Saturday, January 24, 2009

Peak Oil Post #2: Question of Economic Scale

The next question is: what does a shortfall mean for the price of oil? The question depends on the price elasticity of oil demand; in other words, it depends on how much oil prices change for a change in the quantity supplied. Let's try to use some real world data (this is a total simplification, but it is still worth considering). In 2004, the average cost of a barrel of oil was $42.35 and world oil demand was 82.41 million barrels per day. Then, oil began a steady rise, and by the second quarter of 2008, oil prices were constantly around $100 per barrel. That's a 159% percent RISE in price. Did oil demand plummet by 40%? 25%? 10%? 5%? 1%? Actually, it didn't decrease at all; world oil demand during that period was higher than it was is 2004 by around 3%. So, huge rises in price (at least in the short term) don't decrease the demand for oil at all. If a 159% rise won't decrease demand, how much will prices rise if oil production falls by 6.7%? Quite a lot.

Oil demand in the United States is significantly more elastic, but there are still limitations. First, there is the delay; oil prices started to rise after 2000 but behavioral changes only started occurring eight years later. Second, cutbacks were relatively small. It would be easy for the U.S. to cut demand by 5% without hurting our standard of living, but a cutback of 15% would be far more difficult for most people. Third, because the United States uses so much oil, it is far harder for everyone else in the world to cut back on oil consumption. In Europe and Japan, people do so much conservation that it would be difficult to make any more significant cutbacks; once you drive a 40 mpg diesel car less than half as much as the average American and take public transit for 10% of your trips, there is not much more you can do. It is even harder for countries like China to reduce oil consumption; again, if you consume 1/3 of the oil as the U.S. per capita, it is far harder to find ways of making cuts without hurting economic growth. I guess I am trying to say that it would be hard for us to extrapolate the U.S.' decline in oil consumption with a worldwide decline for the reasons stated above; America's situation is fundamentally different.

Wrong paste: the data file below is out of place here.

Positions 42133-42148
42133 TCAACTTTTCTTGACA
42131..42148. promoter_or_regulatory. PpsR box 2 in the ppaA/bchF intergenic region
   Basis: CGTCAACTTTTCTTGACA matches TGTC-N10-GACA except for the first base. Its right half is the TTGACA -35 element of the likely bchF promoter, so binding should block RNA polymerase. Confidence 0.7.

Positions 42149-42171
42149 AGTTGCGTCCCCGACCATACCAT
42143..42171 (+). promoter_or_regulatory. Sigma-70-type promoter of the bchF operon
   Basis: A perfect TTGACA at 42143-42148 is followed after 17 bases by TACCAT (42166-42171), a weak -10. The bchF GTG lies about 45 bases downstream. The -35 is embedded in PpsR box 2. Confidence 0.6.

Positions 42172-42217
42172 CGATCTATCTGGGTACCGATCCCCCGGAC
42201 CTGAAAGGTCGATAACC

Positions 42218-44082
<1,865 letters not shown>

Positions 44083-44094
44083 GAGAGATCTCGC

Plus, all of this is ignoring the economic harm done by high oil prices, which makes any transition quite different. Consider that rising gas prices were the force that originally began hurting the Detroit Big Three and the economic damage that would be done by a loss of the automobile industry if it were to happen again.

If Peak Oil happened rapidly enough, it could lead to economic harm that would be far more destructive. Many policy experts did a "war game" involving oil production: While they were assuming that violence and political activity would disrupt oil supply, a sharp drop in oil production would essentially do the same thing. Their predictions were double-digit inflation and a 28% fall in market prices (for the record, the current 1 year decline of the markets is around 35%), and all of this was done with TEMPORARY POLITICAL CRISES. Peak oil is not a temporary phenomenon; it implies a decline in fuel production that will last for far longer than any political crises.

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